Could you resist an exhibition with a title like that – borrowed from Tennyson?
I know I’m not entirely objective; because the exhibition is at Penlee House, just five minutes walk from home; and because I was raised by the sea in Cornwall, because the sea always calls me back and fills me with awe and wonder, with love and just a little fear at how very powerful it is.
But I can say that this exhibition spoke to me of the sea I have looked out at for most of my life in every light, every mood, every weather. And it reminded me that, though some things change, many things remain the same.
I don’t really speak the language of art, but I’d love to show you some of the paintings and tell you some of my thoughts.
“St Michael’s Mount’ by J W Turner
Turner’s painting of St Michael’s Mount made a striking poster to advertise this show, and it is the first thing you see as you step through the door. It was smaller than we expected, but it was so striking and the subject was unmistakeable. I was amazed to learn that it was painted from sketches from the artist’s only visit to Cornwall, nearly quarter of a century before the date of the painting. The Mount was never quite that tall, but I’ve seen in in light like that, from nearly the same angle but rather further away. It is quite extraordinary that such light can be held in the memory and then expressed in paint.
“St Michael’s Mount” by Thomas Luny
Turner’s work set next to a very different painting of the same subject. This one has a touch of the picture-postcard about it, but it is as true a picture of our local landmark.
I observed that both artists had chosen the same angle, and The Man of The House explained that east wing of the castle hadn’t been built then and so there would be little to see from the other side. He knows these things because he lived there in the latter years of his childhood – his family lived in one of the harbour cottages you can pick out in Luny’s painting – and he followed in his father’s footsteps, becoming a castle guide for a while.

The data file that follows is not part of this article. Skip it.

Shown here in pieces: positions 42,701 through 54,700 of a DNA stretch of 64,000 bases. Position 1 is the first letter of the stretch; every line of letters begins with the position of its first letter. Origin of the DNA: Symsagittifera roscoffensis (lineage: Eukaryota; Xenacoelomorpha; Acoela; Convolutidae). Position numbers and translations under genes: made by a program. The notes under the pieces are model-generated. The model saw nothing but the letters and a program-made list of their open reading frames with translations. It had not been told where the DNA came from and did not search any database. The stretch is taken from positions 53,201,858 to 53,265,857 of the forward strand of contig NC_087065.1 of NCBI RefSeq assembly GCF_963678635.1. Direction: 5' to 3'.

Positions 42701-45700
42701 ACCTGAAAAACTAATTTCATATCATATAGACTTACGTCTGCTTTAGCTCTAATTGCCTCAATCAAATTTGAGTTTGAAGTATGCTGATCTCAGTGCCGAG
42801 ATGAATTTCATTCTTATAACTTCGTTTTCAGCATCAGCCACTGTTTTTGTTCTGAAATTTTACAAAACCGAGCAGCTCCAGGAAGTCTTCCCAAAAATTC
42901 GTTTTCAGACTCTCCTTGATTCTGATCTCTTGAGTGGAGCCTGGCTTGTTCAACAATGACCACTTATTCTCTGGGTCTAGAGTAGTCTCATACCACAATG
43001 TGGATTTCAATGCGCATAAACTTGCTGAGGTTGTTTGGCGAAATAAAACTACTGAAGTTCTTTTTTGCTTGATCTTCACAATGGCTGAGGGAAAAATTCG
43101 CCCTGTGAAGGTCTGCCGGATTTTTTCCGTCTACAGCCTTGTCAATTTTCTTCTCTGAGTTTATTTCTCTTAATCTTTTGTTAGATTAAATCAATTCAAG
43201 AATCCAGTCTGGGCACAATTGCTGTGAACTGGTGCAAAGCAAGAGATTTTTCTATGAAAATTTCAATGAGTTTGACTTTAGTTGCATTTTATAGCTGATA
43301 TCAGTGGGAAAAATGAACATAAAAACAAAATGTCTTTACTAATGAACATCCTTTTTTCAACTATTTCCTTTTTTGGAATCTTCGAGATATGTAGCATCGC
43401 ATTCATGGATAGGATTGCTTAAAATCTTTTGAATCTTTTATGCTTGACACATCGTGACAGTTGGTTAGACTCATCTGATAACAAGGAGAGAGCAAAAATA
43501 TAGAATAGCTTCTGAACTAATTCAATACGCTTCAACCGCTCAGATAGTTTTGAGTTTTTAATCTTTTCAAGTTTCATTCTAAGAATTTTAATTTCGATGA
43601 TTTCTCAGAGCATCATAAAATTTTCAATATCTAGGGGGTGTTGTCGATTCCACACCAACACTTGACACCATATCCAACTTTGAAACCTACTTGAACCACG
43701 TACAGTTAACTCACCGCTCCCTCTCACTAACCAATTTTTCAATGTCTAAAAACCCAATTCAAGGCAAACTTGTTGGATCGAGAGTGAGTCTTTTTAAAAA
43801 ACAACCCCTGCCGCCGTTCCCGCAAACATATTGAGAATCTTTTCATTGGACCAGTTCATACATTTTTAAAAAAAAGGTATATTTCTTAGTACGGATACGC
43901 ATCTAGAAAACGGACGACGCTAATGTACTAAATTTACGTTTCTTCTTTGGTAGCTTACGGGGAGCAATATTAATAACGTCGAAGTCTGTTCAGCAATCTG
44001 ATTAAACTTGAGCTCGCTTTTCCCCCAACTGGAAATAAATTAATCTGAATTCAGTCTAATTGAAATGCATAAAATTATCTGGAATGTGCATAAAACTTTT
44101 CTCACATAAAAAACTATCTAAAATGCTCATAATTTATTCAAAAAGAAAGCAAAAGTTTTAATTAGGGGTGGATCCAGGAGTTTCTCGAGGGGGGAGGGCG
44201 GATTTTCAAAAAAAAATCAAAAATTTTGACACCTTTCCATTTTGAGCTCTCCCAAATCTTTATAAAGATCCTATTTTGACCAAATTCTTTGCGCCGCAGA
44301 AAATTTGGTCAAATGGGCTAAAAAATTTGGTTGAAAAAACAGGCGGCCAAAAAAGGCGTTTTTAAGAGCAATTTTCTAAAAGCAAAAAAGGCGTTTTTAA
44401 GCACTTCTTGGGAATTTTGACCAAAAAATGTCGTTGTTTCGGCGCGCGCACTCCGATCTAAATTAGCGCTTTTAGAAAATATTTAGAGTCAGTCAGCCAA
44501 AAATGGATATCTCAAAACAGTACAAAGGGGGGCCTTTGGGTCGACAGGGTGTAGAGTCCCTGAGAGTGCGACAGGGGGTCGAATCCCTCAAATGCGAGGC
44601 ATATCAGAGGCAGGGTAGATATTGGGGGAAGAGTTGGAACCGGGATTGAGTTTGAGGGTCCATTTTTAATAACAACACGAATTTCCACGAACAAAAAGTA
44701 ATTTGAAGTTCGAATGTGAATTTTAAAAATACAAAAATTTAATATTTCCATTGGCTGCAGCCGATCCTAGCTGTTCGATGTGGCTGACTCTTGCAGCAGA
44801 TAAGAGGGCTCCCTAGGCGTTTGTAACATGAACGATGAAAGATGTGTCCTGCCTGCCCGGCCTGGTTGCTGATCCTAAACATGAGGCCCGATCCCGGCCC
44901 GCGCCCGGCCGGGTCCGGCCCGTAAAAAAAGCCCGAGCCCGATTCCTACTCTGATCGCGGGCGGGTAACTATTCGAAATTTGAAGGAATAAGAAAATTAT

The next painting I must show you was on the opposite side of the room.
The artist was a Post Raphaelite: John Brett.
Golden Prospects, St Catherine’s Well, Land’s End, Cornwall by John Brett (1831–1902)
It took me to a part of the coast I know well and I could sit there – or I could sit looking at that painting for a very long time.
There was a smaller painting by the same artist, and if you look at the rocks in the sea – The Brissons – in that painting and in the painting below – a painting I love but have yet to see – you can see that John Brett must have walked and must have loved that stretch of coast too.
‘The Land’s End, Cornwall’ by John Brett
‘The Beach at Land’s End, Cornwall’ by John Brett
That was the first room. I can’t show you all of the paintings, because there were so many of them, and because many of them were borrowed from private collections and for that reason – and in some cases for other reasons – they are not to be seen anywhere else.
In between the two rooms there was an array of smaller pieces. There were drawings and etchings. More sketches by Turner, who clearly right around the Cornish coast. And an etching of Queen Victoria’s visit to St Michael’s Mount by local artist Richard Pentreath. I noticed that he chose the same angle as Turner and Luny ….
The paintings in the second room were later. There were a few familiar names – from the Newlyn School and the St Ives School – but there were many names that were new to me.
‘The Rising Moon and Day’s Departure’ by Richard Harry Carter (1839–1911)
These artists filled whole canvases with sea wonderfully well. I saw new Cornish names, and I saw paintings by artists from America, from Canada and from Australia who had come to Cornwall to paint. I saw places I knew, and places I thought I knew but couldn’t quite place. It was almost too much.
‘Moonlit Sea’ by Robert Borlase Smart
The Man of the House was particularly pleased to see an Alfred Wallis. I can’t say that was one of my favourites from this show, but I noticed how very well this naïve artist caught the movement of boats over the sea.
My favourite painting from the second room was this one.
‘Morning at Lamorna Cove’ by Lamorna Birch (c 1930)
I pulled The Man of the House right back across the room to see how brilliantly it caught the light.
There’s just one more painting I must show you. It captures another side of the sea, and the relationship between man and the sea; and as the exhibition takes its title from Tennyson it seems right to finish with a painting that takes its name from his work.
‘Crossing the Bar – A Break in the Clouds, St Ives’ by John Mogford (1873)
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Compass’d by the Inviolate Sea continues until 3rd September 2016.